On Thursday astronauts on the orbiting Mir space station will unravel a mirror made of plastic coated in aluminium. Once deployed, it will be 25 metres across, with a fan-like structure, and able to shine light down to the Earth's surface. The experiment will run for 18 hours, during which time Mir will circumnavigate the Earth 12 times.
The Space Regatta Consortium, a group of companies led by Energia of Moscow, has been trying to bring the project to fruition for six years.
The Russians say there would be potential benefits, including illuminating the scenes of natural disasters during hours of darkness - such as areas of Colombia recently hit by an earthquake.
If this test works, they say they could send a further 200 mirrors into orbit to light up parts of Siberia which are normally shrouded in near- darkness for months on end.
Western scientists think the scheme is self-aggrandising and likely to make tracking stellar events more difficult, by adding to the man- made "light pollution" that already interferes with work by astronomers. Environmental campaigners worry that nocturnal and hibernating animals will be affected by the lack of darkness.
"It will not exactly flood our bedrooms with a blinding light, but it could be up to 10 times brighter than a full moon," said Colin Pillinger, professor of astronomy at the Open University. "It ought to have a global health warning slapped on it."
The sun will actually appear to observers on Earth as a spot of light about half the size of the moon, but flashing rather than shining steadily.
Prof Pillinger's is concerned because the mirror is the product of a Russian project which does not need international approval, yet could have widespread effects. Some uses for reflecting systems could be entirely beneficial. By keeping the mirror's reflection focused on a particular point on Earth, solar energy systems could keep working through the darkness. That would overcome their most fundamental drawback. Using a parabolic design could also allow the beam of reflected light to be made more intense, potentially raising the power generated by a given area of solar panels.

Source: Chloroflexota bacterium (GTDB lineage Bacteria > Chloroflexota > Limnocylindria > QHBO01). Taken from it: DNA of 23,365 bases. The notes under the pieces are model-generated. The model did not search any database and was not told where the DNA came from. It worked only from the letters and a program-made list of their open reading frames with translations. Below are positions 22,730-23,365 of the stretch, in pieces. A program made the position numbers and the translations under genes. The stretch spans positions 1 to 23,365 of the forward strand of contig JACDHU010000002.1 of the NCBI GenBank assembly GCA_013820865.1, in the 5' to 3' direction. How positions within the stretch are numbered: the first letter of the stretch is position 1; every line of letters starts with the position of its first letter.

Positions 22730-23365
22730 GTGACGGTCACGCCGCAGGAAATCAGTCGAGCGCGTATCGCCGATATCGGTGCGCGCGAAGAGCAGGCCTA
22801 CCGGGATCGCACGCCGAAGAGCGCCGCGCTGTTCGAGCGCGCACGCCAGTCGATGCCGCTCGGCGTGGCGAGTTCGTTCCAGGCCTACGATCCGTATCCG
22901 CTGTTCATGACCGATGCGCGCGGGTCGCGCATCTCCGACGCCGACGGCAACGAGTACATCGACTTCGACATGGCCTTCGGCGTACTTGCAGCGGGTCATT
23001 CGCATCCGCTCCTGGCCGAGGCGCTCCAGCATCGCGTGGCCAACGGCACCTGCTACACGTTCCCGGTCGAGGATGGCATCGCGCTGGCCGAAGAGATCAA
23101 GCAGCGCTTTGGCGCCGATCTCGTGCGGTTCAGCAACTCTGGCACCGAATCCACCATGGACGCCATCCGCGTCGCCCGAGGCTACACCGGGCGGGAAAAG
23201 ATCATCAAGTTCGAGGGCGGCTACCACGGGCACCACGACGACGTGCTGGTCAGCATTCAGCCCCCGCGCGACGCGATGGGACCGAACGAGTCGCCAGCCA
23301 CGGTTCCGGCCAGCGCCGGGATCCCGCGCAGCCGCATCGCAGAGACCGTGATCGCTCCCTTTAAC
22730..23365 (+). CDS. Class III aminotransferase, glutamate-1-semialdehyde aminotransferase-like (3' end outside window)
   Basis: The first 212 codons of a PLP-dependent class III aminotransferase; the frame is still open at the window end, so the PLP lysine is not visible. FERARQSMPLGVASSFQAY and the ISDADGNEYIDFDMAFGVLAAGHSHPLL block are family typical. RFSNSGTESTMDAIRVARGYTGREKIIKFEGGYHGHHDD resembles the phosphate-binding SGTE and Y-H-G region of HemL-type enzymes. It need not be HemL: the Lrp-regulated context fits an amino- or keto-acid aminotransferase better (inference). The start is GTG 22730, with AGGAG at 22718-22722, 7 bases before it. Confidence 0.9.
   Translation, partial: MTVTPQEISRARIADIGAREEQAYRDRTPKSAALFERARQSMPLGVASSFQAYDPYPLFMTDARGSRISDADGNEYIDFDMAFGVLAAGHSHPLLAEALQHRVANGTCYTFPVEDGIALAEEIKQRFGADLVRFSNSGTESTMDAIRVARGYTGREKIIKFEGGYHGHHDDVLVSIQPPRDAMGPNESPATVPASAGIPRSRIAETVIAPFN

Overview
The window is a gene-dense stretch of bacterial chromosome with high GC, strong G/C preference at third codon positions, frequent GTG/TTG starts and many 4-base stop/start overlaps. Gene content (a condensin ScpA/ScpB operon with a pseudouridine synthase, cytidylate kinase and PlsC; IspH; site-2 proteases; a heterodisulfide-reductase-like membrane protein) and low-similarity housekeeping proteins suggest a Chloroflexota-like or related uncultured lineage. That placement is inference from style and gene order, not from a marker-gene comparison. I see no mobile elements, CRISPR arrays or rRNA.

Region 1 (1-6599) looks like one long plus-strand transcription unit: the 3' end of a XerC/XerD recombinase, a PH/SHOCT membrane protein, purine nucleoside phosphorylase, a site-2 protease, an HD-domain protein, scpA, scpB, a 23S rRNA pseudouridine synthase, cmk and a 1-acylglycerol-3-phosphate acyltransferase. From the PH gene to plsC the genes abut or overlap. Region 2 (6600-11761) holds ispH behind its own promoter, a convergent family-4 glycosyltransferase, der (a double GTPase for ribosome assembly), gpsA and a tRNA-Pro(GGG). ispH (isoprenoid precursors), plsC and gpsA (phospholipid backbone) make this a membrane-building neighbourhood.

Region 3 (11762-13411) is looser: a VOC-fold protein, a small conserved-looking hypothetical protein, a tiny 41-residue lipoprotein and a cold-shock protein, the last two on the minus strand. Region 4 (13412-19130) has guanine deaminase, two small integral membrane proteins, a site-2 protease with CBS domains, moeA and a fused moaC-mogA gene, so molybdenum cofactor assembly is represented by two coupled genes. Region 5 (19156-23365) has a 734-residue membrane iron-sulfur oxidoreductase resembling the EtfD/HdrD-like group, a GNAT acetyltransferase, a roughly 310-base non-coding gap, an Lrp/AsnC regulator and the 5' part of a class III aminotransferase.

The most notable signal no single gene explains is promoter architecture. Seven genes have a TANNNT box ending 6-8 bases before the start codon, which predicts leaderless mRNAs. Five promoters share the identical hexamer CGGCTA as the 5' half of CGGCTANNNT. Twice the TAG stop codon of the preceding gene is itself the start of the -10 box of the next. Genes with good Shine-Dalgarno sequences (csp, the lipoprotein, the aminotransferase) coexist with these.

The negative side effects keep surfacing. "It may herald a future in which night is banished," said Prof Pillinger. "Living things would be thrown into chaos: think of nocturnal animals which evolved over millions of years to take advantage of the cover of night to hunt for food.
"And what would happen to seeds that require darkness to germinate?"
Astronomers are upset because ground-based telescopes increasingly have to be located in remote areas where the effects of terrestrial "light pollution" from streetlights and other artificial sources are minimised.
A bright, rapidly-moving source of light would create havoc for those searching for dim stars or incredibly brief astronomical events. Prof Pillinger believes that an international treaty is required to prevent individual countries or companies from abusing their ability to put objects into space.
The latest project is an extension of an earlier test in 1993, when a 20-metre mirror was deployed from the back of a supply rocket as it left the Mir space station. In the minutes before dawn it lit parts of Europe in a thin, weak, shaft of sunlight travelling from France across to Gomel in Belorussia.
That attempt was judged a failure, which stalled funding for five years.
The Russian company funding the latest attempt had intended to send up a separate satellite last November, but was delayed due to lack of funds. Then the Russian Space Agency cut back on the number of Progress supply ships it sent up to Mir, making it impossible to deliver the mirror.
Now the midnight sun is set to shine in space again.